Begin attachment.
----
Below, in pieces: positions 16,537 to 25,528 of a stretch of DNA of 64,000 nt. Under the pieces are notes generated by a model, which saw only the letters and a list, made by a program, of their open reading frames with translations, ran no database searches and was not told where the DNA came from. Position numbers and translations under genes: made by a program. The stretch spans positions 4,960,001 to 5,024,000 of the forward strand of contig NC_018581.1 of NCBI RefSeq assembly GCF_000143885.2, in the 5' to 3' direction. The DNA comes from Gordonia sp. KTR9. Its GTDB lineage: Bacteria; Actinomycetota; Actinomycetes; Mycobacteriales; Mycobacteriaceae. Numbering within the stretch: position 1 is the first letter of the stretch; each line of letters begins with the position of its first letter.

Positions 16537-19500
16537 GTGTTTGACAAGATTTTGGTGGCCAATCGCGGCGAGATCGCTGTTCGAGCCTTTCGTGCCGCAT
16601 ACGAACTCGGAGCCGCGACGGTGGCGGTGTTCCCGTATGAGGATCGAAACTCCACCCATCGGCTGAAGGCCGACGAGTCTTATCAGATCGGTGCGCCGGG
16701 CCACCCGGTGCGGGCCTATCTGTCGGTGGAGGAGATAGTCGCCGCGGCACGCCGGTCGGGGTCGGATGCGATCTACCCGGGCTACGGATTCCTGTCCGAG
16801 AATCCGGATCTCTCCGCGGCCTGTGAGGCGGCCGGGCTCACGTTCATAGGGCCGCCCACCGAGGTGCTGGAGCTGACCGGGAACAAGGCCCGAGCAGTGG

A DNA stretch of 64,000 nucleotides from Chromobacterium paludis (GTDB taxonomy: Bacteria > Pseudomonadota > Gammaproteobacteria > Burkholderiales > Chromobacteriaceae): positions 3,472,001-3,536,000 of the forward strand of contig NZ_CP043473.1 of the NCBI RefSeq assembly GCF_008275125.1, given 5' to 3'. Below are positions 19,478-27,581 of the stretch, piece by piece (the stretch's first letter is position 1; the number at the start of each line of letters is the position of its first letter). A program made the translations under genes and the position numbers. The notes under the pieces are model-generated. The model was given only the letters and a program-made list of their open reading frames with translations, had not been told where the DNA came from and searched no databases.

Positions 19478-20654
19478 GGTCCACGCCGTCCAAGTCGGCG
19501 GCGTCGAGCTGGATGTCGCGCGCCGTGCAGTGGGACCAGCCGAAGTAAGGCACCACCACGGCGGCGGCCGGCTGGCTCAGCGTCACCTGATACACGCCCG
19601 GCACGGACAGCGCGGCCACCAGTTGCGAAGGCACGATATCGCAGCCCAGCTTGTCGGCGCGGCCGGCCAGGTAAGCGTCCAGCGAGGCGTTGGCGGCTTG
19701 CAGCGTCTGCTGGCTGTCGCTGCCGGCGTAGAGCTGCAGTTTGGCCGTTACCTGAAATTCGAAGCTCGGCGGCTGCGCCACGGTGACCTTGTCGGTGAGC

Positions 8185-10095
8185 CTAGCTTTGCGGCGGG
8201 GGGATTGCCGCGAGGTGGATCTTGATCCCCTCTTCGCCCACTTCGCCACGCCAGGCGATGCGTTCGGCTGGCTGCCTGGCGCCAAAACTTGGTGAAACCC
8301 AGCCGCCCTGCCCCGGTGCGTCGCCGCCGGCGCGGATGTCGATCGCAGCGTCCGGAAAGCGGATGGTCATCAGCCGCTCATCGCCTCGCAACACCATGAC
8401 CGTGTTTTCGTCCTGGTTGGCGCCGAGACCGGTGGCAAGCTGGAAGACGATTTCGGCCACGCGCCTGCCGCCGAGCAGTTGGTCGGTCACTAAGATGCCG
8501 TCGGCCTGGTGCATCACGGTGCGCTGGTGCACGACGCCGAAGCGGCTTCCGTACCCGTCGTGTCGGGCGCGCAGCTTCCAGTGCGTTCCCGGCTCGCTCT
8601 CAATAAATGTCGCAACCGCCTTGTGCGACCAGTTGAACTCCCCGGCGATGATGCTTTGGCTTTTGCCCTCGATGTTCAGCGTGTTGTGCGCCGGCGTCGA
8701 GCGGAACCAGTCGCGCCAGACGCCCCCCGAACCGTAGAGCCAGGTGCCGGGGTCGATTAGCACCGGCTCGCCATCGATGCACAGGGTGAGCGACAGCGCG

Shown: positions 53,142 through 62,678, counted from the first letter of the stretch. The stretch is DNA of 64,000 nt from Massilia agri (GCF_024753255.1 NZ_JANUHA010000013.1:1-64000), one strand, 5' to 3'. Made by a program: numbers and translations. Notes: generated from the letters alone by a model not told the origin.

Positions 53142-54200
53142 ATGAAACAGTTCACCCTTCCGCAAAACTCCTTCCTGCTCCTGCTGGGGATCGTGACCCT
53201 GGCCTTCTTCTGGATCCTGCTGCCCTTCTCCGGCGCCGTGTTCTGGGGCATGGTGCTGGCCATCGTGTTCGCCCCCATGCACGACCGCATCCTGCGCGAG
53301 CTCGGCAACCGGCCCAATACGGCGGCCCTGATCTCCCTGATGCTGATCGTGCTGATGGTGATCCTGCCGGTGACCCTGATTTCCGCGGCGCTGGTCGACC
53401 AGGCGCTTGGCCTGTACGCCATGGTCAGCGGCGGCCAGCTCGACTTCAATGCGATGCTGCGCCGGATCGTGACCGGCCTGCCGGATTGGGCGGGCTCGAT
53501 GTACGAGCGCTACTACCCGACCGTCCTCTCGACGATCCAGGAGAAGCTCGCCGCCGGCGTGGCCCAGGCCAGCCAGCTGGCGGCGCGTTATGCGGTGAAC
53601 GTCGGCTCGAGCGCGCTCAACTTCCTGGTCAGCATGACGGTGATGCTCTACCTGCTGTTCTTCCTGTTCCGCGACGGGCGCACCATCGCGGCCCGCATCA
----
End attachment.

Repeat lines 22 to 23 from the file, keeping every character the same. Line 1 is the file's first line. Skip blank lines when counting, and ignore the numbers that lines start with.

Positions 53142-54200
53142 ATGAAACAGTTCACCCTTCCGCAAAACTCCTTCCTGCTCCTGCTGGGGATCGTGACCCT